Brick, an alcoholic ex-football player, drinks his days away and resists the affections of his wife, Maggie. His reunion with his father, Big Daddy, who is dying of cancer, jogs a host of memories and revelations for both father and son.
Jim Stark is the new kid in town. He has been in trouble elsewhere; that's why his family has had to move before. Here he hopes to find the love he doesn't get from his middle-class family. Though he finds some of this in his relation with Judy, and a form of it in both Plato's adulation and Ray's real concern for him, Jim must still prove himself to his peers in switchblade knife fights and "chickie" games in which cars race toward a seaside cliff. Written by
Ed Stephan <email@example.com>
Soon after the premiere of East of Eden (1955), it became clear that James Dean had achieved star status. Modern sources speculate that, because of his new box-office appeal and the growing success of teenage rebel movies, Warners decided to "upgrade" this film, budgeting it more money and production time and ordering that it be filmed in color. One supporting gang member's character was excised and sequences depicting the teenage gang were also cut from the script, resulting in the loss of the individual personalities in the group. Modern sources suggest that the cuts were made to give Dean more screen time. See more »
When Jim drives home to find Judy sitting on the brick wall, she is seen in the headlights of Jim's car. In the next shot, she is sitting on the wall right beside Jim's window. See more »
First police officer:
Get up, get up. Mixed up in that beating on 12th street, huh?
Second police officer:
No. Plain drunkenness.
See more »
I agree with most of the reviewers. This movie is just as powerful as it was 44 years ago. Inside the cheesy braggadocio of an angry gangster is a confused kid. I can't think of a single person that did not feel alienated as a teenager. James Dean represents what every teenager would want to be. Individualistic: has a set of values and sticks to them Brave: engages in activities most of us would never consider (esp. chicky run) Kind: caring to Plato and Judy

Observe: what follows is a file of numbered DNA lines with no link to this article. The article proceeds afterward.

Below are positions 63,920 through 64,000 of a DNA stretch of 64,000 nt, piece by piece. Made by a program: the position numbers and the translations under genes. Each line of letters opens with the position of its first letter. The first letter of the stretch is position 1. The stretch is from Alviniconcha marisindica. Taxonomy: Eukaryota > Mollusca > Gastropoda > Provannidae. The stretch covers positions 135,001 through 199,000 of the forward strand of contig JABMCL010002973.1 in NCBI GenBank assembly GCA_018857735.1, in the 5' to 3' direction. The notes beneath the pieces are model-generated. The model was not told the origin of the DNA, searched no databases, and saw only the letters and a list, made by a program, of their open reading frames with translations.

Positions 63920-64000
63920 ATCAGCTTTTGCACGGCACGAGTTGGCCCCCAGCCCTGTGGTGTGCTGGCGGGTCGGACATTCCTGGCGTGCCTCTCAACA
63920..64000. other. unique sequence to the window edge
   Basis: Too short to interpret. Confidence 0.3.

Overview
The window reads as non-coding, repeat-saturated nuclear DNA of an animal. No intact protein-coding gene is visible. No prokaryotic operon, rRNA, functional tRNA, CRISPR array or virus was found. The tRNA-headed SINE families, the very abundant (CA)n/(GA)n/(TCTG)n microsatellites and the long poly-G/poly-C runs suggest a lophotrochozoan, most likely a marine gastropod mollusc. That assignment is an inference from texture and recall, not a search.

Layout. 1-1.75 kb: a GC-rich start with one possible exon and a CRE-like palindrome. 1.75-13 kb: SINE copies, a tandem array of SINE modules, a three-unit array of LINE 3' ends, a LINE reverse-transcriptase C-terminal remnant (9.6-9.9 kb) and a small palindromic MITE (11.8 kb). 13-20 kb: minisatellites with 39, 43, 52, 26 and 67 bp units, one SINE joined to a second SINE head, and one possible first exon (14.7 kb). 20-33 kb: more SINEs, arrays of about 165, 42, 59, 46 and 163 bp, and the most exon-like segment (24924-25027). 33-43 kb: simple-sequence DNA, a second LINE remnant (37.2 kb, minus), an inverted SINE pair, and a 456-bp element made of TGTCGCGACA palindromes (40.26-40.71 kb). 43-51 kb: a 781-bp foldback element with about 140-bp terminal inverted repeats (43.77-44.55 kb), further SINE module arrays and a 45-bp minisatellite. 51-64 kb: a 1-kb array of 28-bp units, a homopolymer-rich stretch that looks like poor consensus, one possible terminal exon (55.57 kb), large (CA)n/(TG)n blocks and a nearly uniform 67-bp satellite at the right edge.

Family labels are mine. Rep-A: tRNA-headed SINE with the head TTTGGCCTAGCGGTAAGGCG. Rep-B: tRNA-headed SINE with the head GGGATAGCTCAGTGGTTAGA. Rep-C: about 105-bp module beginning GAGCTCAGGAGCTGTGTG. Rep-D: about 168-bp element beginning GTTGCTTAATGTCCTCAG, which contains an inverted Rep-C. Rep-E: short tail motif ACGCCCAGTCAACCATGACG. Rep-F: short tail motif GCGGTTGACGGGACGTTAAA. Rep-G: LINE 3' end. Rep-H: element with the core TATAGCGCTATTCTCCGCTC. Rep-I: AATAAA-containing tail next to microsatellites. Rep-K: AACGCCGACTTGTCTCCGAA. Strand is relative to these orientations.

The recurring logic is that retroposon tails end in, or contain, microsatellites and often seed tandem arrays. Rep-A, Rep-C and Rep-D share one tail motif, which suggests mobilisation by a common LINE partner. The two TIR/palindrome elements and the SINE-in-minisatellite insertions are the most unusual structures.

James Dean is perfect in his role as Jim Stark. More is said in this movie through gestures than words. One lift of his eyebrow, one syllable can say so much. When he does speak, you know that he believes what he is saying. The shot of Jim rolling out of the speeding car is amazing. I can think of few modern action films that have had me riveted to the seat as I was during the switchblade fight.
Natalie Wood is superb in her role as well. Judy is looking for attention that isn't there. This is perfectly summed up when she says "I love somebody, all this time I was looking for someone to love me, but now I love somebody." She desperately looks for acceptance and acknowledgment in the wrong places because her father does not want to see her as a young woman.
Even though Dennis Hopper's role is rather small, you can see that he knows what he is doing. He portrays in my mind, someone easily pushed around when he tries to fit in. He seems different than the rest of Buzz' gang and even looks more boyish. He timidly tries to interject a comment in front of Buzz and is just brushed off.
I don't think that this movie is strictly an us versus them type of scenario. Trying to take care of Plato and to protect him, Jim realizes that being a parent is not as straightforward as he thought. His parents are more than just caricatures of the nagging wife and emasculated husband. Everyone in the film is confused about how they fit in to the big picture. The movie is simply told in the self centered manner any teenager would view it as. This can account for the sequences which many would see as over the top. I think the central theme of the cosmos presented in the planetarium show demonstrates how teenagers view themselves as the center of the universe. Thus all the scenes concerning each of the three teens conflicts are equally dramatic.
51 of 68 people found this review helpful.
Was this review helpful to you?